As more and more people upgrade to the latest iPhone, there’s an increasing demand for second-hand devices. This, naturally, has led to fraudsters moving into the market as well.
Thousands of gadgets are bought and sold everyday including iPhones. There are many ways to fool a victim who is going to buy/sell a phone from/to a third-party seller/buyer. In this post we speak about the most popular ones.
- Low price and advanced payment
Be weary of buying items at heavily reduced discounts. These types of scams usually ask you for money up front so that you can’t refuse payment when the item arrives.advanced payment.
— Noor Ahmed (@noor5942) January 16, 2015
- Broken devices and phones made of wax and paper
Whilst the vast majority of shops are legitimate and legal, there’s a small selection of shops that may be out to deceive you. If you need to get a phone repaired, make sure its from a reputable shop that, ideally, has local reviews online. These are a great way of finding out how trust-worthy a shop is.
— AL.com Mobile (@ALcomMobile) December 31, 2014
- iPhone with Chinese roots… and Android OS
Many people wittingly buy cheap iPhone knock-offs as they’re cheap. However, many more people are duped into buying fake phones that look just like the original. The problem here is that people believe they’re getting a cheap iPhone when in actual fact, they’re receiving a cheap copy. These are also occasional loaded with malware as well.
It’s hugely important to check before you buy and if you’re not happy, don’t spend the money!
— Cst. McCarthy @ TPS (@OfficerMcCarthy) November 27, 2014
- Stolen devices
If you are going to buy a second-hand iPhone there is a good chance that an unfair salesman will sell you a stolen device. Whilst there’s no way of being 100% sure before purchase, there are some points you can check: Read other buyers reviews regarding the seller: are other people reporting stolen devices? Check the sellers other items; is there anything odd about what they’re selling (lots of cheap phones etc.) If you do decide to buy, check the serial number, IMEI on the box and on the phone. If these don’t match, chances are the device was stolen.
Three attempts to purchase a second-hand iPhone have resulted in dealing with dodgy characters, eBay investigations and fraud. Given up.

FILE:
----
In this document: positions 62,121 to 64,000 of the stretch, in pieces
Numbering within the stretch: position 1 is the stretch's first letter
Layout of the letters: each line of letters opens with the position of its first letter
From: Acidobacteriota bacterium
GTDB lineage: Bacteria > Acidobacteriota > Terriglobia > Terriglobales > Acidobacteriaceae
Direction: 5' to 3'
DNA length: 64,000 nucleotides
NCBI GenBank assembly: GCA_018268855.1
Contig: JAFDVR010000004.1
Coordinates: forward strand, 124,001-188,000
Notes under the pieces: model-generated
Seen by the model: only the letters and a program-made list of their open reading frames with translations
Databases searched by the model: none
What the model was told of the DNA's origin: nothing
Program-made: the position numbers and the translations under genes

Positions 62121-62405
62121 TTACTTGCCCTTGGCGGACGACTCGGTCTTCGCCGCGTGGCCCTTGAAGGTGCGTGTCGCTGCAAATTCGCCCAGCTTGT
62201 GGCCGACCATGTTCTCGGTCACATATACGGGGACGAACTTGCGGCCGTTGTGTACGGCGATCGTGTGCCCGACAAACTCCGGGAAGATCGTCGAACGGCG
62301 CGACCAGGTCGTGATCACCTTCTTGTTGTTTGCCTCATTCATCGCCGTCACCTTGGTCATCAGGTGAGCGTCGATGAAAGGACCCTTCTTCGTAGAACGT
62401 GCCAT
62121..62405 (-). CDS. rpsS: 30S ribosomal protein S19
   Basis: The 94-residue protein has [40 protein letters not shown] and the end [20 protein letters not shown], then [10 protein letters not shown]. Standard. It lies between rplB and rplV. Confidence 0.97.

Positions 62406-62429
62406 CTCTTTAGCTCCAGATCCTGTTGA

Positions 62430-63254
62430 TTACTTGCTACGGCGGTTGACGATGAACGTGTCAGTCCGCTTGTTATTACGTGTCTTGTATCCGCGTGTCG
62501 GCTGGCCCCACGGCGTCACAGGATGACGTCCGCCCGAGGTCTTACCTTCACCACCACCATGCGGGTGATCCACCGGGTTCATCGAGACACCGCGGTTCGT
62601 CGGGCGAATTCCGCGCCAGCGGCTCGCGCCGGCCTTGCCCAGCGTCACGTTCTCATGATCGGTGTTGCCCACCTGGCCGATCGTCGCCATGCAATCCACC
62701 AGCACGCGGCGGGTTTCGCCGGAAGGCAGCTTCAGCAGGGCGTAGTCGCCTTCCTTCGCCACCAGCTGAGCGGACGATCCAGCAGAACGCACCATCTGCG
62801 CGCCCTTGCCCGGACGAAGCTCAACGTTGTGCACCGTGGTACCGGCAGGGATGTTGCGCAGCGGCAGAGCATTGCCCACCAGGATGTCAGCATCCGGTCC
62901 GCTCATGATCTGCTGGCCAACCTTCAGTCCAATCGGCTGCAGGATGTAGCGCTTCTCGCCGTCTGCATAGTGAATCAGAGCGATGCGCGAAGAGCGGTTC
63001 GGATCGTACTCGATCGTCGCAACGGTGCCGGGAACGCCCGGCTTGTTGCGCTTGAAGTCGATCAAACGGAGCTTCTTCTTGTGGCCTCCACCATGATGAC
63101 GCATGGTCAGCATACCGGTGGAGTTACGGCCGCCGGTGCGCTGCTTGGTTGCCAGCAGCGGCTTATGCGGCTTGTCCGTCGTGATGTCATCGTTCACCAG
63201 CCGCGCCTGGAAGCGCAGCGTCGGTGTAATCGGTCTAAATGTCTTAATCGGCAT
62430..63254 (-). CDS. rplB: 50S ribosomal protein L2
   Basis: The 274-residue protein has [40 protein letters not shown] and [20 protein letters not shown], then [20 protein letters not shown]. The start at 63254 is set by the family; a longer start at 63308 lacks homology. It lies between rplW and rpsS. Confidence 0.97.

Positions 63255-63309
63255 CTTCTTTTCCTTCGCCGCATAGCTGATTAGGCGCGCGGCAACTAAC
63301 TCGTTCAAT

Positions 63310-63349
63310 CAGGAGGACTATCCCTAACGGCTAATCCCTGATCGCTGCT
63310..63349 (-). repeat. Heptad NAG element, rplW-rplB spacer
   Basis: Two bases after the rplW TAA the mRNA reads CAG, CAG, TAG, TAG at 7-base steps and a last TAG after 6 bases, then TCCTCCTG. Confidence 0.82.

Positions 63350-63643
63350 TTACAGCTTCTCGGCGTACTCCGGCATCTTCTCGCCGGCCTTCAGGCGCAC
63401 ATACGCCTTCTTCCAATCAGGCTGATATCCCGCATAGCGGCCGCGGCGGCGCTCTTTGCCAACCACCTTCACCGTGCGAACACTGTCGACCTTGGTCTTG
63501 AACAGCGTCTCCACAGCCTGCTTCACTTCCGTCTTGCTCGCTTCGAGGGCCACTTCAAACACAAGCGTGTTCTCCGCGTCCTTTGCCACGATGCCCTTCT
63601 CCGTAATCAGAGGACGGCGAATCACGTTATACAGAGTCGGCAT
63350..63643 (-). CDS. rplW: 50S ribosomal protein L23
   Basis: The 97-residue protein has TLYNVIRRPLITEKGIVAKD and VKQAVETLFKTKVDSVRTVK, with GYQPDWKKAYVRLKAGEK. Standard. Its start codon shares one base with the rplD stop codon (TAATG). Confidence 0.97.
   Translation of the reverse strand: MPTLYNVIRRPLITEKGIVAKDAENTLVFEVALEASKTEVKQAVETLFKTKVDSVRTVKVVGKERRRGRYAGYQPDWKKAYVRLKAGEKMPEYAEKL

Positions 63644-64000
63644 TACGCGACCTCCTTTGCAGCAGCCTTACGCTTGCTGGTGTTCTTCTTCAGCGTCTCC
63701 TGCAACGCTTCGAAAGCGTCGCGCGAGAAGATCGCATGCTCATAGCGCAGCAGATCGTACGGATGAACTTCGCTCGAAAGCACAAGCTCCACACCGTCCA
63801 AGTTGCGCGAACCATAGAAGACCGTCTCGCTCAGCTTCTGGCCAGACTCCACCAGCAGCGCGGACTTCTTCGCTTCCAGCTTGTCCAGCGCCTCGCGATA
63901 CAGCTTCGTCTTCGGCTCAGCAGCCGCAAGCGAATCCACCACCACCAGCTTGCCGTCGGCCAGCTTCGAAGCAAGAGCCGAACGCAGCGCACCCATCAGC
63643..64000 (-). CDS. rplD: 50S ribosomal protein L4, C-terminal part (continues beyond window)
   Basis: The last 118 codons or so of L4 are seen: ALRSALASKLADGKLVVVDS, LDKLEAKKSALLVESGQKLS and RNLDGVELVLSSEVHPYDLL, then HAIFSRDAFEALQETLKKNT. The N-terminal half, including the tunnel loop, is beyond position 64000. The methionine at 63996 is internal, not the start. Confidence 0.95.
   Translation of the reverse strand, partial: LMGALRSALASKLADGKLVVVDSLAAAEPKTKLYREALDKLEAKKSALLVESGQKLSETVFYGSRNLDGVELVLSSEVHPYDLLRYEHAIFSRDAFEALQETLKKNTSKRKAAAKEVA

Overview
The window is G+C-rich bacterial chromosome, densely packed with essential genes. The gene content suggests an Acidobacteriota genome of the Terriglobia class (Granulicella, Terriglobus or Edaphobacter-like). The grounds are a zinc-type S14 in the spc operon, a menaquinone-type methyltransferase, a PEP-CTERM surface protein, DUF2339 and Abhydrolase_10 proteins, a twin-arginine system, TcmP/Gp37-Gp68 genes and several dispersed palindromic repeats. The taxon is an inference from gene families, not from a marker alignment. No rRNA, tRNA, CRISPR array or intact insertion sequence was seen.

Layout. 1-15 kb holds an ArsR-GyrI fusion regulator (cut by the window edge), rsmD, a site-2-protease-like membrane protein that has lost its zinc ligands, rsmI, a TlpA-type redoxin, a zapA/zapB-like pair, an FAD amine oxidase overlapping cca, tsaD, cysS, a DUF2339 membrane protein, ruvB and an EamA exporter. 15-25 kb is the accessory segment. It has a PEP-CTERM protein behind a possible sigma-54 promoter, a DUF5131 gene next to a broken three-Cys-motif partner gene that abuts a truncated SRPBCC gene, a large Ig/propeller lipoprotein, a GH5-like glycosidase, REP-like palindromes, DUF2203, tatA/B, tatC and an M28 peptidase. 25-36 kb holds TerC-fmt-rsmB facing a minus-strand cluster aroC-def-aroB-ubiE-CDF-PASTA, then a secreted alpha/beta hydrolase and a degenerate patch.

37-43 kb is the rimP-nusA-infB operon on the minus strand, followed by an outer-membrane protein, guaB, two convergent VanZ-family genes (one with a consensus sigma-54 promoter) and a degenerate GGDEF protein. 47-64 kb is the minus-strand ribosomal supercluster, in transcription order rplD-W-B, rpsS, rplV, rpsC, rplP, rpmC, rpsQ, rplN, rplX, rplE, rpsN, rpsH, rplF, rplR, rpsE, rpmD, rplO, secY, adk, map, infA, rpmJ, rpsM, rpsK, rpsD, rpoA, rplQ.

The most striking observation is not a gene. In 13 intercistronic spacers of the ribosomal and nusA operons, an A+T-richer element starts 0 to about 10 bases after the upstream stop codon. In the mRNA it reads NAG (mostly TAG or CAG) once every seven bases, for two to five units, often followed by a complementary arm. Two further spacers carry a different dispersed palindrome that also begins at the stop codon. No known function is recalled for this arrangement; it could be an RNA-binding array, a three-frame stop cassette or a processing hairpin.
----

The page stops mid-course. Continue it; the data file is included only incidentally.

— Orestis Bastounis (@MrBastounis) November 10, 2011
- Refurbished devices
You can save money (and be sure the phone is legitimate) by buying a refurbished model. These are usually phones that have been returned by a previous buyer. Whilst you’re not getting a brand-new device, you can rest-assured that the machine you’re getting is real and will work as intended.
- Remote lock and blackmail
Be wary of scams after purchase. Some criminals may try to blackmail you by locking the device after selling it to you (this can be done through the iPhone options). One way to get around this is to make sure you do a full factory reset straight after purchase.
This also works the other way around: if you’re selling a phone, it’s important that you fully wipe the device of all photos, videos and personal details. Remember, the only way to be 100% is by doing a full factory reset. This will reset everything and wipe all storage on the device.
Brit's iPhone stolen on holiday..now thief threatens to leak sex snaps of owner's girlfriend if he isn't paid £1,600: http://t.co/oh1rRumrWR
— The Scottish Sun (@ScottishSun) September 21, 2014
- Fake shops and unfair sellers/buyers
Fraudsters can even create day-fly websites that are in fact fake online shops to scoop up information about credit cards. The situation can also get upside down and a person who sells an iPhone can become a victim: a ‘consumer’ can send no money in return or request the detailed banking information allegedly for money transfer. In fact this data can be used to steal money from your credit card.
I can’t sell my iPhone 5. Everyone who tries is either too stupid to live or is trying to commit fraud. http://t.co/CaRbvibXqf
— Aaron Vegh (@aaronvegh) October 4, 2014
- Robbery, counterfeit notes, cheating and other frauds
If you are buying a second hand iPhone from a local seller arrange a meeting at a public place. When you’re handed the device, make sure it works by testing it out with either Wi-Fi or by bringing along a SIM card to test it on. Of course this advice works for all devices but remember that Apple devices tend to hold their value so are targeted more often by fraudsters.